June 20, 2013

Modern Family

Filed under: 2013,Archive,Cabaret,Music

Adelaide Cabaret Festival 2013
Martha Wainwright
Dunstan Playhouse
June 20.

What was it Tolstoy said about families? That all happy families are the same but each unhappy family is unhappy in its own way. Not that the Wainwright -McGarrigle family was all that unhappy. Rather, they made unhappiness a favourite subject in their prolific and very memorable songs .

The McGarrigle Sisters – Anna and Kate – wrote plangent songs about hearts like wheels, and dancers with bruised knees. Similarly, over dozens of albums, Loudon Wainwright mapped both his heart and his family in songs – celebrating his infant son Rufus (Rufus is a Tit Man) recalling altercations with his young daughter Martha (Hitting You) among numerous other wry and disturbing confessionals about his anger, disappointment and remorse for the end of his marriage to Kate, and the deteriorating family relationships that followed.

It was keeping up the family tradition then, when Rufus Wainwright’s star was rising that he praised his mother and denigrated his absent father, and Martha took it one further, on her self-titled first album, with her famously plaintive diatribe to Loudon – Bloody Mother Fucking Asshole.

Time has passed and hatchets have been buried and Rufus and Martha have not just become successful in their right but are as celebrated as their parents- perhaps, even more so. Also, much has changed for the family – most particularly the death, from cancer, of Kate McGarrigle in January 2010. Raised in Montreal by their mother, both Rufus and Martha were devoted to Kate, inspired and encouraged by her music, and devastated by her untimely passing.

Not long after Kate’s death, Rufus spoke at length about his relationship with her in a film documentary charting his career and music including his then current opera project, aptly named Prima Donna. Now, three years later, in far more modest mode, Martha Wainwright is touring a new CD – Come to Mama, in part, a tribute to Kate, also a reflection on her relationship with husband Brad Albetta and their son Arcangelo.

Martha Wainwright’s Cabaret Festival set at the Dunstan Playhouse is a reminder of how brilliant, volatile, appealing and irritating she can be – often all at the same time. The opener is This Life, from her first album – “ This life is boring, this life right now is snoring, that’s alright , that’s OK… “ Dressed in polka dots and yellow shoes, she threads herself into her restless lament, tossing her blonded bouffant hair, jerking her arms, bending her left leg in what seems like involuntary spasm. The bass thrums, the drum pulses, the vocal is softly robotic – Laurie Anderson style, like the bridge change later – then her voice soars into agitated repetitions: “there’s a song, a song, a song in my head” – and it is classic Martha.

The new material predominates. With its jaunty tempo, 4 Black Sheep belies its dark theme of youthful risk-taking– and the synth effects and vocal reverb (as elsewhere in the set) obscure the lyrics. But the singer is gathering momentum. Can You Believe It adds girl-pop chords (check Blondie and Chryssie Hynde) and Some People, with more woozy keyboards and a deathwatch drumbeat is a mournful night ballad – “I don’t mind the rain on my head.”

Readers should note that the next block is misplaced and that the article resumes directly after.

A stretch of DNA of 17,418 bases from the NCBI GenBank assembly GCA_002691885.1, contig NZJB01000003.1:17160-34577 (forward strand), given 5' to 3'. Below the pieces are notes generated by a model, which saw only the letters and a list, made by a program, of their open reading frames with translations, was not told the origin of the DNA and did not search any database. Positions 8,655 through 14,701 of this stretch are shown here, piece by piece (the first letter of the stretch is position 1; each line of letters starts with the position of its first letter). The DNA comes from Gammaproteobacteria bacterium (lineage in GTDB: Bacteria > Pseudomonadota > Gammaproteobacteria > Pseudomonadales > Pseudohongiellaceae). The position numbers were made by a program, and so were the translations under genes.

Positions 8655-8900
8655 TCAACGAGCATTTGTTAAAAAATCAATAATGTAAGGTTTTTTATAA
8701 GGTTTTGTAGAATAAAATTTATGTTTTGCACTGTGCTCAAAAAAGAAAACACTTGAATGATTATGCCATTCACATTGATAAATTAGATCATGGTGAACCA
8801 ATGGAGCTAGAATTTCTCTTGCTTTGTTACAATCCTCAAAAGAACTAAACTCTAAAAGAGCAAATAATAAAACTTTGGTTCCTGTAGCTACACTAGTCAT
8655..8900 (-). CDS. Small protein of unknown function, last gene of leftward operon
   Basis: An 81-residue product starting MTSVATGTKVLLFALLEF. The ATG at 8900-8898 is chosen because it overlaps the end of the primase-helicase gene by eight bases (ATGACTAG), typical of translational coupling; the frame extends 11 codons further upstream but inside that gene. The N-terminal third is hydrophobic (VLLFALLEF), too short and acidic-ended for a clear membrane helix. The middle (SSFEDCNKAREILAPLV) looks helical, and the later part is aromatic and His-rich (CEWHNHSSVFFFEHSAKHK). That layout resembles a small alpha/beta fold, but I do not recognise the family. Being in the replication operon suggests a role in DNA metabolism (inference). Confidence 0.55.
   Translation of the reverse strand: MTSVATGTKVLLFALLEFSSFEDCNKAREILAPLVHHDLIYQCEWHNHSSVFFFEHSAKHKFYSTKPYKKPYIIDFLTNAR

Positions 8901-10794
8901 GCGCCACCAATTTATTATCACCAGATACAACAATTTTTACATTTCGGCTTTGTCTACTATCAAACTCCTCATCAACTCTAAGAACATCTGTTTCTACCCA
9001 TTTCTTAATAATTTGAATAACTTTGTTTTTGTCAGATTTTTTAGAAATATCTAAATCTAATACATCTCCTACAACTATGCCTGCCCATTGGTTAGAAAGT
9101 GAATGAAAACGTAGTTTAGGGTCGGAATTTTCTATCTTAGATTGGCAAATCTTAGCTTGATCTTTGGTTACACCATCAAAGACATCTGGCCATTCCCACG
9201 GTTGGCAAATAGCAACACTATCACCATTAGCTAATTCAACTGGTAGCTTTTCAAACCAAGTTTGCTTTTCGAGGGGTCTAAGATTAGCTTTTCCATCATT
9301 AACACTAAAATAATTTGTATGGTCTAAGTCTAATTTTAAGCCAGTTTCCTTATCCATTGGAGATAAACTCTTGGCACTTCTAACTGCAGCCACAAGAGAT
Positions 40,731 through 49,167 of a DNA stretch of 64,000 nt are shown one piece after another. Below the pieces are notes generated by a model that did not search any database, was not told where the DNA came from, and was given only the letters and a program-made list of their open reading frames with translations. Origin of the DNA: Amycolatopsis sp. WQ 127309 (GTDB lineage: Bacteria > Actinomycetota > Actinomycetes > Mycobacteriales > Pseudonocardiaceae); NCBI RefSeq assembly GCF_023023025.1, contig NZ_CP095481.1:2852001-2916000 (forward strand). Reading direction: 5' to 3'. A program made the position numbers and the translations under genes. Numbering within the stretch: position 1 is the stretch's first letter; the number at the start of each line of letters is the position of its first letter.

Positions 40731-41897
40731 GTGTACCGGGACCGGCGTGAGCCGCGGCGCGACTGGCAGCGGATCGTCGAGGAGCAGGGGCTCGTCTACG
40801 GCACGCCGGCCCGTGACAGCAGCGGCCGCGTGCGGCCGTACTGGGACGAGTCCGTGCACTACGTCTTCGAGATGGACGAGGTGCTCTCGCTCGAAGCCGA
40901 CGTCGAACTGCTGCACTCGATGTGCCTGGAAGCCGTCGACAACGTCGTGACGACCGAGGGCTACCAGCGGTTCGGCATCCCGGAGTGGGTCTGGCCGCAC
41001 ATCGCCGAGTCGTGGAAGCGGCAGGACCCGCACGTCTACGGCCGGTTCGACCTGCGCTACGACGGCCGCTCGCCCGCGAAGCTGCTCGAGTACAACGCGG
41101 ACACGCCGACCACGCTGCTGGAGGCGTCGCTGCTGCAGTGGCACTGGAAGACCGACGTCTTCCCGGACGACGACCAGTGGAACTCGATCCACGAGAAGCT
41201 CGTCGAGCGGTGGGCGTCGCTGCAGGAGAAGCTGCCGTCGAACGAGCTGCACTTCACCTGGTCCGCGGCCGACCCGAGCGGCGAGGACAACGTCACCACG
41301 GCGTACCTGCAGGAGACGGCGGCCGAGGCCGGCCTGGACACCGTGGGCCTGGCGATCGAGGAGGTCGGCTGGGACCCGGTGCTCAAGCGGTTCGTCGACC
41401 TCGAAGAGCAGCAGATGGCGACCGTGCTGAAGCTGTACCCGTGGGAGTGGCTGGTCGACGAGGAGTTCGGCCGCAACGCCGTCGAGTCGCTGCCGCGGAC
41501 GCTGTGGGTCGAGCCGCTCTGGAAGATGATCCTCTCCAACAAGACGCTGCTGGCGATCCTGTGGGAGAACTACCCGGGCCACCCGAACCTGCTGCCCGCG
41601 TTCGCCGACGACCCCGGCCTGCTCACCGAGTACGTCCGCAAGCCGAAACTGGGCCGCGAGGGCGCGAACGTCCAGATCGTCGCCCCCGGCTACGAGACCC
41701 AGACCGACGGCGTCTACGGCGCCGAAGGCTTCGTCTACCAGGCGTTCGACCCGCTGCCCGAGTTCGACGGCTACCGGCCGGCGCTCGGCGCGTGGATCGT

The excellent All Your Clothes, with its simple acoustic arrangement showcases Martha Wainwright at her best. The first of the tribute songs to her mother, it gently captures the need to find traces of a departed soul – in memory, in objects such as garments and, for Kate, in music. A little known song from the McGarrigle repertoire (about to be released on a CD named Oddities) My Mother is the Ocean Free also features Wainwright at her vocal best with harmonies from bassist (and husband) Brad Albetta.

Mixing things around again with Jesus and Mary from her second album, Wainwright drily remarks on the fact that her show so far has been short of cabaret numbers. Remedying this are two songs from her Piaf record – Sans Fusils, Ni Souliers, a Paris. After a lengthy, light-hearted intro and translation, she launches into an excellent, if histrionic, L’Accordioniste. Recently I wrote that Bernadette Robinson had over-oeufed the same song, but in her zeal Wainwright not only over-eggs she near scrambles it. At times her music is the sound of one hand wringing, and it is a pity because she has real power and presence and doesn’t need to vamp it. Her other Piaf selection, Soudain une Velle, by welcome contrast, is a sudden glimpse of a subtler musical landscape.

The highlight of the night, and Martha Wainwright makes sure that it is the case, is a song written by Kate McGarrigle only a few months before her death. Proserpina is the centrepiece of the new album and it also for Wainwright’s set. The song recalls the myth of Persephone and the origin of the four seasons, most especially the return from the death of winter to the rebirth of spring. It is a marvellous song, beautifully rendered with acoustic guitar and a simple, bell-like Kate McGarrigle vocal.

It was quite the place to draw a close, but – encores being what they necessarily are – Martha comes back for her signature diva song, Stormy Weather. Again, it is snazzily sung and enthusiastically received- but, for me, accompanied with so much writhing, hair tossing, face rubbing and general meteorological voguing, it diminishes a great blues song – and once again proves that, to touch the true heart, simple is best.

Murray Bramwell

Published online at The Barefoot Review, June 22, 2013.

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